\end{figure} Figure 5: Mg isotopic ratios vs. O/H. Theoretical results (open symbols) are obtained for T=74 MK and at $\Delta X/X=0.025$, as in Fig. 4; they are mixed to various degrees with material of original composition (mixing factors f=0.3, 0.8, 5 and 40, from left to right). Observations (filled points) are as in Fig. 1.
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In Fig. 5 we take a closer look to the situation concerning the Mg isotopes, since they play a critical role in the determination of the temperature range (due to the decrease of 24Mg at high T and $\Delta X$). Indeed, Al and Na behave rather similarly (they both increase with T and $\Delta X$) and are not sufficiently sensitive to pinpoint T.

In Fig. 5 it is seen that, in the selected conditions of T and $\Delta X$, 24Mg is slightly underproduced w.r.t. observations (by 0.15 dex), while the 26Mg/24Mg ratio is slightly overproduced. We note that 26Al is counted in the abundance of 26Mg(and of total Mg, as in Fig. 4) and is at the origin of the large 26Mg/24Mg ratio; if 26Al is neglected, then the extreme abundances of 26Mg/24Mg in NGC 6752 are underpredicted by a factor of 2.5 (open squares in Fig. 5).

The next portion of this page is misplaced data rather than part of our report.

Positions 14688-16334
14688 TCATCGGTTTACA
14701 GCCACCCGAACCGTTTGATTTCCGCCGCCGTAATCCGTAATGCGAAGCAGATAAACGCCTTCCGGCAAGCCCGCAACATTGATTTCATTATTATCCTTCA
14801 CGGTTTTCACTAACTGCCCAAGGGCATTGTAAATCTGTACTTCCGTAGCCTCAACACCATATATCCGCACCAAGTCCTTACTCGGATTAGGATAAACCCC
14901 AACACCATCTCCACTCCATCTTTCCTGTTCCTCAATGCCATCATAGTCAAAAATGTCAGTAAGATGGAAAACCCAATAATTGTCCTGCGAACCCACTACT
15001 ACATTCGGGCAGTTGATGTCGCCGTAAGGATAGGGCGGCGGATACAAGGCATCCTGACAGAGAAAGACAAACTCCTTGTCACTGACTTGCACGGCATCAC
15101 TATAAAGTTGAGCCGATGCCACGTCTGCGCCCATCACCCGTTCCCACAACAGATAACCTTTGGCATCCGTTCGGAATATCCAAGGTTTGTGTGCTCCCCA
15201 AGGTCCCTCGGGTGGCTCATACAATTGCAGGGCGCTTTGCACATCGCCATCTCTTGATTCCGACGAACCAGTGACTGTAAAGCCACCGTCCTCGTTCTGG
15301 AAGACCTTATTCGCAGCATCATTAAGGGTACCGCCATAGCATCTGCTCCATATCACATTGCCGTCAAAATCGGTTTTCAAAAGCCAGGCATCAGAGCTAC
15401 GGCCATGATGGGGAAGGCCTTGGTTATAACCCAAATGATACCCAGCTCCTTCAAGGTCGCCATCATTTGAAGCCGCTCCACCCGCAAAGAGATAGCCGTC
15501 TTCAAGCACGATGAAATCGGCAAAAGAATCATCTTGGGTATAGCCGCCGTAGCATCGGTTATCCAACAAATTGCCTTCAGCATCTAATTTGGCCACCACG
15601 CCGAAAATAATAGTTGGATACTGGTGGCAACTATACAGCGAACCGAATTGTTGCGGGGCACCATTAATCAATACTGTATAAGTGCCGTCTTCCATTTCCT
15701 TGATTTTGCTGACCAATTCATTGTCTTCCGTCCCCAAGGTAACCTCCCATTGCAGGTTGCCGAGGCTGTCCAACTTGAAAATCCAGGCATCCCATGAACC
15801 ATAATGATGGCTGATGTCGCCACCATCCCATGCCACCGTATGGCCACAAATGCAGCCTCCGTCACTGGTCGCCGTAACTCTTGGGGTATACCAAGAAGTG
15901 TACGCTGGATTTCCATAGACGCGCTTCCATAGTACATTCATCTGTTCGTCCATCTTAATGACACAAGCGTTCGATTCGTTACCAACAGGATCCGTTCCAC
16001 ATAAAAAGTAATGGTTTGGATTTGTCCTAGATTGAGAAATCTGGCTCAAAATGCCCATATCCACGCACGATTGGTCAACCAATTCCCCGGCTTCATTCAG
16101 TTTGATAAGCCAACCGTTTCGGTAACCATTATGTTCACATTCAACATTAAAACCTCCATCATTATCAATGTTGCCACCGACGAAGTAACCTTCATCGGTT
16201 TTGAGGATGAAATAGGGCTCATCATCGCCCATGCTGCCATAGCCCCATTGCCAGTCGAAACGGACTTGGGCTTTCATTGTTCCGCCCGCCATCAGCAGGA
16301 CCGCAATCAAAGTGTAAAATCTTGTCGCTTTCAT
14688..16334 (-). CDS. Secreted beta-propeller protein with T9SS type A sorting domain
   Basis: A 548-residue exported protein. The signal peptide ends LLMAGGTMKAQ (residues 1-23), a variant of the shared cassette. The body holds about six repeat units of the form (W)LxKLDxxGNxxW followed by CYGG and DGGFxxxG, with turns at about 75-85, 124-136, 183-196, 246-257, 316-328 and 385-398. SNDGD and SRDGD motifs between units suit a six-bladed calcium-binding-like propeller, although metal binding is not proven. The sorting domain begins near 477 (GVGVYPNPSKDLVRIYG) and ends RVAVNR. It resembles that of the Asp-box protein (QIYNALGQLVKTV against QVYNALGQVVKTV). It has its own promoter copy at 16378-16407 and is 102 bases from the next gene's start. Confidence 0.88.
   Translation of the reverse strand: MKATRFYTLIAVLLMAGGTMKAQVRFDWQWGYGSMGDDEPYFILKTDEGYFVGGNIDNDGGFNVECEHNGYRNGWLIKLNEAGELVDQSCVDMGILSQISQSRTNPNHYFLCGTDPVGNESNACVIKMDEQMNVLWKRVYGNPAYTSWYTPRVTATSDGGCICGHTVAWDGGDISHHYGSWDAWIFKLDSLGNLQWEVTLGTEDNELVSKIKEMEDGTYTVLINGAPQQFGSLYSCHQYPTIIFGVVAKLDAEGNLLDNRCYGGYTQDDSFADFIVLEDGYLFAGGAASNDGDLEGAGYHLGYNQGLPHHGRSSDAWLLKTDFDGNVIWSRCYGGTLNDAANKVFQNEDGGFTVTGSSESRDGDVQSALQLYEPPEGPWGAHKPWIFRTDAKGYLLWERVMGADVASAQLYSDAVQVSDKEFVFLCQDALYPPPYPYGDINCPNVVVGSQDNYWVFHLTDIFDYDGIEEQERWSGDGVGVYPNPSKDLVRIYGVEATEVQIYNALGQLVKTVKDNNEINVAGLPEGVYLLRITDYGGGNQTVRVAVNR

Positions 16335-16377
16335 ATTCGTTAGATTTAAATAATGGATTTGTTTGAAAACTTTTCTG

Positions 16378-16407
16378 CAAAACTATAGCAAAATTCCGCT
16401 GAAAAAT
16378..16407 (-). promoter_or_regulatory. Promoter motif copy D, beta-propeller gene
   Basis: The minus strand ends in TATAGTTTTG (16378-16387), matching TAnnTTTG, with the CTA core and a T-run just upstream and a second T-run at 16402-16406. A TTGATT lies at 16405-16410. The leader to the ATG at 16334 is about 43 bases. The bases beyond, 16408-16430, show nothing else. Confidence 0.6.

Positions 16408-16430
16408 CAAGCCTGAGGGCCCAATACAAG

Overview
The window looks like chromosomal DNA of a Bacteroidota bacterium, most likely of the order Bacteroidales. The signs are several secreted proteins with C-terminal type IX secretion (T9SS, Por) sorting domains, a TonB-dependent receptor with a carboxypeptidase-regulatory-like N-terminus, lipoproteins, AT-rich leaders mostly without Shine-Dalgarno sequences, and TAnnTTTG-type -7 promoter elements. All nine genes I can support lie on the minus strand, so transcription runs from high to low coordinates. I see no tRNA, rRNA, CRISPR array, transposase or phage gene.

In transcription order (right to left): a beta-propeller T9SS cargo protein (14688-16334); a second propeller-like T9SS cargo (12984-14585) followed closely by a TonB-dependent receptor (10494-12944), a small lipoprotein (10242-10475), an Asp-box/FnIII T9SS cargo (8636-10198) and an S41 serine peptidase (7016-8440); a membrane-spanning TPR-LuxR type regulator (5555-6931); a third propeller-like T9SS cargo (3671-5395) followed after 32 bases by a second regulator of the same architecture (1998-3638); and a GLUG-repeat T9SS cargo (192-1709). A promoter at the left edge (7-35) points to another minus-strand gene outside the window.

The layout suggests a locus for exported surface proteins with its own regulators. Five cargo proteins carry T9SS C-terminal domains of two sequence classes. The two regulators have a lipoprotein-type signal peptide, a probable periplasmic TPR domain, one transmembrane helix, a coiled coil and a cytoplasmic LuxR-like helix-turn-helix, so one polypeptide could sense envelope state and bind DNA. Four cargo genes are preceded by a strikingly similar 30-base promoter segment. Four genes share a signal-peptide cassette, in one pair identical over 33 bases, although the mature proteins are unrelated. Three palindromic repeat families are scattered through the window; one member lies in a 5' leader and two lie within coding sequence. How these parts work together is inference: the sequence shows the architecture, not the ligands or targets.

4 Lithium and fluorine in globular clusters

In the previous section, mixing of processed with original material was invoked, in order to explain why the observed oxygen abundances (even the most extreme ones) are far above the processed equilibrium value. In actual reality, this constraint does not require completely unprocessed (i.e. truly pristine) material, but only material processed below $\sim $20 MK, i.e. with unaltered abundances of O and heavier elements. Since a large fraction of the mass of a star is found at temperatures lower than 20 MK, our analysis so far does not help clarify the nature of the unprocessed material: is it pure interstellar medium, or can it be just part of the stellar envelope?